Prof. Bronstein Jenny (Head of Department)

Bronstein Jenny (Head of Department)
Office: 
502/4, Room 16
Office hours: 
Sunday, 13:00-14:00

Resume

Education

Ph.D- Information Science, Bar-Ilan University, Israel, 2006.
 
M.A- Information Science, Bar-Ilan University, Israel, 2000.
 
Diploma- Information Studies, Bar-Ilan University, Israel, 1993.
 
B.A- General B.A. / Linguistics, Tel-Aviv University, Israel, 1990.


Areas of Research Interest

  • Information Seeking Behavior
  • Academic Libraries
  • Web 2.0 & Library 2.0
  • Information Retrieval

 

 

Research

Information Seeking Behavior- My research investigates different areas of the information seeking behavior of various populations of users. It incorporates social aspects of information behavior by applying Chatman's theoretical frameworks that investigate the role that information has in the information behavior of segregated populations

Information Disclosure Behavior - My research deals with a fairly recent phenomenon by which internet users disclose personal information on different online platforms such as blogs and online forums. I have investigated the role that anonymity has on the disclosure process and the role that these online environments play in the information behavior of users

Social Networks as Information Platforms - I have investigated the use of social networks for political as well as for personal motivations and the use of social networks as political platforms during elections periods in the US and in Israel.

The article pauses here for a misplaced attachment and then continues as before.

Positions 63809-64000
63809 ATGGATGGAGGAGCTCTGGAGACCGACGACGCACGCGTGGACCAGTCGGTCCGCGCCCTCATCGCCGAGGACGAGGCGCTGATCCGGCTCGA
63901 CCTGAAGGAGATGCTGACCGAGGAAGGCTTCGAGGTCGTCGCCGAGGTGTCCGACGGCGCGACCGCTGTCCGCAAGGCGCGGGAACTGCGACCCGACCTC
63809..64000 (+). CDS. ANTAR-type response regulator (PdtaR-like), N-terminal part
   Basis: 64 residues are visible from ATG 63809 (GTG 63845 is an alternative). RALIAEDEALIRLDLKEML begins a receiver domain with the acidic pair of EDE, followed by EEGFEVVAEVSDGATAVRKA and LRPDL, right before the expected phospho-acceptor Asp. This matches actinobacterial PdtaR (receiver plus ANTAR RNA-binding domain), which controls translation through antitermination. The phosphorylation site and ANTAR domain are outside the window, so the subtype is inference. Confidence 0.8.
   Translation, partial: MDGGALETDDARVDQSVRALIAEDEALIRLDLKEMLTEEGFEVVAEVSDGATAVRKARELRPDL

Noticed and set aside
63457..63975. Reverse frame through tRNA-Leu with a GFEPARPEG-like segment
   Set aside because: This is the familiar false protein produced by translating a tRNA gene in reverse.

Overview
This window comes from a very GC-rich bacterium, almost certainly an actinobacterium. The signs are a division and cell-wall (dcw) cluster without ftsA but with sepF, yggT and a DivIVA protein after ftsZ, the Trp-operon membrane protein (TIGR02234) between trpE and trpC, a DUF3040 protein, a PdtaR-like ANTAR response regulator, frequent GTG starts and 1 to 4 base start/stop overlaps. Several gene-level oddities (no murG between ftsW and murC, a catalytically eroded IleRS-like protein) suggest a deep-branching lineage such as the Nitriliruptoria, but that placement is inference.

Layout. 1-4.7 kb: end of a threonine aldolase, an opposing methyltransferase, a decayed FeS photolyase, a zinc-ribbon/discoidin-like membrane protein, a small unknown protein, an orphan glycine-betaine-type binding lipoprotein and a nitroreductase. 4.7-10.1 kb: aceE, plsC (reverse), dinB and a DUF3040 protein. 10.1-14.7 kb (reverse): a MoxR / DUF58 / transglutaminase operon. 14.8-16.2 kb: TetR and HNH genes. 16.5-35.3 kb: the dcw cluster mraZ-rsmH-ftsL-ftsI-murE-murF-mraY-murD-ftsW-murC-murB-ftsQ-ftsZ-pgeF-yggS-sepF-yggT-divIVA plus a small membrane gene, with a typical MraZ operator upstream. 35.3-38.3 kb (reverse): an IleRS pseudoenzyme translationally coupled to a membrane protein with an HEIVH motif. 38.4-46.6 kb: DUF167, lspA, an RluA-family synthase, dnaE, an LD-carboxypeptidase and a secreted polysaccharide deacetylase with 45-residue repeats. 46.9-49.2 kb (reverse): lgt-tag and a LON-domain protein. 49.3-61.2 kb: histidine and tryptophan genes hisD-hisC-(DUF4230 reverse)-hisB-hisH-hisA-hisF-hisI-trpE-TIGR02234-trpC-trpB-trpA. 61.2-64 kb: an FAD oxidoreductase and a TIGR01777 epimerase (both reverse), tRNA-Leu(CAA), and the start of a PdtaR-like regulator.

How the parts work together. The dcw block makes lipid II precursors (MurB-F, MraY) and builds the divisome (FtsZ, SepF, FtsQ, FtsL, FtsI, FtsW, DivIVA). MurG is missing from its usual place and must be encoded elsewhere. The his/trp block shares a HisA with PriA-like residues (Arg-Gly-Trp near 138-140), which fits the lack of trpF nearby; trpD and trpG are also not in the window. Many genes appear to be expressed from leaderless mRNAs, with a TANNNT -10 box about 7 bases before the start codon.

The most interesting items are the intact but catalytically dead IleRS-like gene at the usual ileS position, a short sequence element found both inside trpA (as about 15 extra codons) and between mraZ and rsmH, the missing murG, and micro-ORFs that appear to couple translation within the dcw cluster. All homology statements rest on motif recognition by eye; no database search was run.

Publications

Bronstein, J. (2019). Reframing integration, Journal of Documentation, DOI: https://doi.org/10.1108/JD-06-2019-0108

Naveh, S. & Bronstein, J. (2019)ץ Sense making in complex health situations, Aslib Journal of Information Management,. DOI: https://doi.org/10.1108/AJIM-02-2019-0049

Zigrun, S. & Bronstein, J. (2019)."Help is where you find it":  The role of absent ties networks as sources of information and support in virtual health communities. Journal of the Association for Information Science and Technology. 70(2), 130-139  

Bronstein, J. (2018). A transitional approach to the study of the information behavior of domestic migrant workers: A narrative inquiry. Journal of Documentation. https://doi.org/10.1108/JD-07-2018-0112 

Bronstein, J. & Nebenzhal, O. (2018). Developing scales for identifying and classifying library and information science skills and competencies: An Israeli perspective. Journal of Librarianship and Information Science. https://doi.org/10.1177/0961000618792390